The management of Landmark University, Omu-Aran in Kwara, on Monday said it had approved free tuition fees for all its agriculture-related programmes in the institution.
Adeniyi Olayanju, the institution’s Vice-Chancellor, told newsmen in Omu-Aran that the approval would take effect from the 2018/2019 academic session.
Mr Olayanju said the approval was in respect of the tuition fees for the affected programmes, adding that the students were expected to pay other components of the school fees.
According to him, the affected agriculture programmes are: Crop Science, Animal Science, Agriculture Extension and Rural Development, Agricultural Economics, Agribusiness Management, Environmental and Natural Resources Economics.
The rest are: Aquaculture & Fisheries Management; Tourism and Recreation; Horticulture and Landscape Management and Agricultural Engineering.
Mr Olayanju said that the institution, in its magnanimity, also approved the payment of the said component school fees through a payer-friendly mode of two installments.
The vice-chancellor, while appreciating the institution’s Chancellor, Bishop David Oyedepo and the Board of Regent, said that the development was borne-out of a passion to achieve academic excellence.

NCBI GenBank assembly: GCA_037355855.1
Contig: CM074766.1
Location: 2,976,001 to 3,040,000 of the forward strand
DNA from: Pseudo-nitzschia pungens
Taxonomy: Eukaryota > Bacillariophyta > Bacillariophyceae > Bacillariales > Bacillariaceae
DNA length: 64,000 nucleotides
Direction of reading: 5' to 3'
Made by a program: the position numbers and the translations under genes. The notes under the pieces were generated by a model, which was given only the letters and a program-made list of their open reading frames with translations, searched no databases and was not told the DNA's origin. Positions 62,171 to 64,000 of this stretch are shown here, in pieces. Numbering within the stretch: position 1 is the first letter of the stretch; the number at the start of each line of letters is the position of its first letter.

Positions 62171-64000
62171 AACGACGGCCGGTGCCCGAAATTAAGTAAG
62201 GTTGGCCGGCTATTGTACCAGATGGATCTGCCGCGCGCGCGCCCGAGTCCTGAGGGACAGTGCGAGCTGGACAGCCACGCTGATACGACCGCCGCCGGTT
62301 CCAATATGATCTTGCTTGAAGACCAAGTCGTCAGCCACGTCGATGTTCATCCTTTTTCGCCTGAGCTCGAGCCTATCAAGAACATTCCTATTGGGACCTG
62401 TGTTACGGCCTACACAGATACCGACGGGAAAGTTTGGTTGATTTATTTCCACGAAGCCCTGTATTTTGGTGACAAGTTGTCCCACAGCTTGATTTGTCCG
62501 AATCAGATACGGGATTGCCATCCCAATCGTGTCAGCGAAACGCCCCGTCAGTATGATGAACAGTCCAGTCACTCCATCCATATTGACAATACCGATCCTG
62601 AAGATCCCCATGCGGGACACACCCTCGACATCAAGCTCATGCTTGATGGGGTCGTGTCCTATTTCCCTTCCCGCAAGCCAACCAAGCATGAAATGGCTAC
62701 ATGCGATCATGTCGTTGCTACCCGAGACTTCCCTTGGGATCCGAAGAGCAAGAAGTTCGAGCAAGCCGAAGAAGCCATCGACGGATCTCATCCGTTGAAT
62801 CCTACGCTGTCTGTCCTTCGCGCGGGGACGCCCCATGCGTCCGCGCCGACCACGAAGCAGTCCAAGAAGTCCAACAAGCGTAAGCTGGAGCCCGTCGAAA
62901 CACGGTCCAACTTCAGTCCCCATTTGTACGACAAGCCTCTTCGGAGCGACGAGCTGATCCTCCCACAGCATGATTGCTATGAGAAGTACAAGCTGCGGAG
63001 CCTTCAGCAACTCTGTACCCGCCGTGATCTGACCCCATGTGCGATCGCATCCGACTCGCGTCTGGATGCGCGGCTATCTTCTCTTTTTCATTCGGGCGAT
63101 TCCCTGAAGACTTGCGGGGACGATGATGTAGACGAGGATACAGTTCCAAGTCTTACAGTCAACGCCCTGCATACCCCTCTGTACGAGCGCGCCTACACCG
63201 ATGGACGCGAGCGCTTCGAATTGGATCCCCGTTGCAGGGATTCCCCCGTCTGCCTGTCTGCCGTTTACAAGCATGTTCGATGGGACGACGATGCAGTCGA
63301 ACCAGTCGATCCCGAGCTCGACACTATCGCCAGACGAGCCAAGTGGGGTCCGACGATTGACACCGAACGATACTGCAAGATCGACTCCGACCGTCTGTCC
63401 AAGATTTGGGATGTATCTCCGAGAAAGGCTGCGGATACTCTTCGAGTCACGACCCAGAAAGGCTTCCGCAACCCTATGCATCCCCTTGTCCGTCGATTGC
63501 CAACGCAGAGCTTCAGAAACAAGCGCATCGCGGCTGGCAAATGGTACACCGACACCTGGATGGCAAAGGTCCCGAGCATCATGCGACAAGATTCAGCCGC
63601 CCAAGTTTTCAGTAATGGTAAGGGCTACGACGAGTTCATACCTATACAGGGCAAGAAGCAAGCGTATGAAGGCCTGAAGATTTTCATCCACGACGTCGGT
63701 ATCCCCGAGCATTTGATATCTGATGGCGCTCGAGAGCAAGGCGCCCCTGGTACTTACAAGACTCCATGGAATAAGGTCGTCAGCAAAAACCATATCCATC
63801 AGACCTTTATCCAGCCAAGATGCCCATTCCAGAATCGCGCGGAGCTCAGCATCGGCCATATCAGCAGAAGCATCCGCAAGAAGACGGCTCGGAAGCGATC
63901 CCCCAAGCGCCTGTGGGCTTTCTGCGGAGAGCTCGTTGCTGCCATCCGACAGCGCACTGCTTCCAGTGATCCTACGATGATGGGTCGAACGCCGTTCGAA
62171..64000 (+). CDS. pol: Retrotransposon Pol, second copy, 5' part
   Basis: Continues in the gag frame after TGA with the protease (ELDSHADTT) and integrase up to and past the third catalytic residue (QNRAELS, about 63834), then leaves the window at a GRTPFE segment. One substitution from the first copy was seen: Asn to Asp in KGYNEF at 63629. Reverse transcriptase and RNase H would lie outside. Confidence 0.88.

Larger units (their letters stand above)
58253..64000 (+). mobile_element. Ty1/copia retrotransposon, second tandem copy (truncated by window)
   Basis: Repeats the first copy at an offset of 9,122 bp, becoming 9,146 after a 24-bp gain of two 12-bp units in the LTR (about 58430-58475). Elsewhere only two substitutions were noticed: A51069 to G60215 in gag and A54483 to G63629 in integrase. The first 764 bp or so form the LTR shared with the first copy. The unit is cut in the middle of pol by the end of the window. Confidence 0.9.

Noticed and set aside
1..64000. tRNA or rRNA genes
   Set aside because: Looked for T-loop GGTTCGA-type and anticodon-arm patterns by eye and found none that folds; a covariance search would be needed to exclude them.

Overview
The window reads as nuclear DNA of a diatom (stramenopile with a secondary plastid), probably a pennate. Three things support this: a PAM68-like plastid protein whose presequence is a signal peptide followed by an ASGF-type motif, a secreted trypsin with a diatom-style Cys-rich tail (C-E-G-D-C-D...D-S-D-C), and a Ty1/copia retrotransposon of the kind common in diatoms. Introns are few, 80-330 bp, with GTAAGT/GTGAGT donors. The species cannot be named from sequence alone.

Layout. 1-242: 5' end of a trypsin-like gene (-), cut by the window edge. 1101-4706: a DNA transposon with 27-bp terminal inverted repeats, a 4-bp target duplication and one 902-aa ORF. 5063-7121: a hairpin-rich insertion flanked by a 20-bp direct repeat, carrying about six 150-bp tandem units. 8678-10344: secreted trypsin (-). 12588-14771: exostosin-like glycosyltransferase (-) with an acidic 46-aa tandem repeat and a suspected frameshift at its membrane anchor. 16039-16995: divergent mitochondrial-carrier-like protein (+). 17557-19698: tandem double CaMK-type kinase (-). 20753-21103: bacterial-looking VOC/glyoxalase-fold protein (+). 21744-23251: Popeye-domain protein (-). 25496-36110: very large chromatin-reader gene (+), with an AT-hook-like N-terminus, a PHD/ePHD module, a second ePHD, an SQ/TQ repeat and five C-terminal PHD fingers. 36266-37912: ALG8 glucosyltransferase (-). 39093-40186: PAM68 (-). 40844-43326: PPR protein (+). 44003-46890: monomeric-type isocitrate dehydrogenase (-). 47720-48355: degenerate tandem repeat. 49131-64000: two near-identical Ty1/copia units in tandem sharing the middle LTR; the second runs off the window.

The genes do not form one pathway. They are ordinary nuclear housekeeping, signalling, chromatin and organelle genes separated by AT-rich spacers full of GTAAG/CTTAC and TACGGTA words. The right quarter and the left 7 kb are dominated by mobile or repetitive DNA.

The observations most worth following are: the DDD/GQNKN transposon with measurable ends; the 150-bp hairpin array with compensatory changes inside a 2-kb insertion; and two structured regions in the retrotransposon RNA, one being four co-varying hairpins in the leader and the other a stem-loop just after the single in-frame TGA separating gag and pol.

Mr Olayanju said that the approval was also informed by the need to make agriculture-related courses very attractive to students in driving the institution’s agrarian revolution.
This, he said, was geared toward ending poverty, hunger, unemployment, thereby restoring the dignity of Africans.
“This development was borne-out of a passion for change from unsatisfactory status quo and uncomplimentary identity of Africa to unprecedented transformation of the black race.
“We, therefore, crave to see this change take place in our land and in our time.
“We are committed to making agriculture a more attractive and profitable venture,” he added.
The vice-chancellor blamed the drudgery (hard work) associated with agriculture practice as factor for the low involvement of youth in the sector.
He said that agricultural practice was still populated by the aged, especially women, adding “any profession that suffers dearth of apprentice is at the verge of extinction.
“It is our custom in the Landmark University context for all students to be agriculture-oriented, irrespective of their fields of study.
“All students must acquire additional skills and certificates upon graduation with a view to breaking new grounds in providing solutions to the world agricultural needs,” Mr Olayanju said.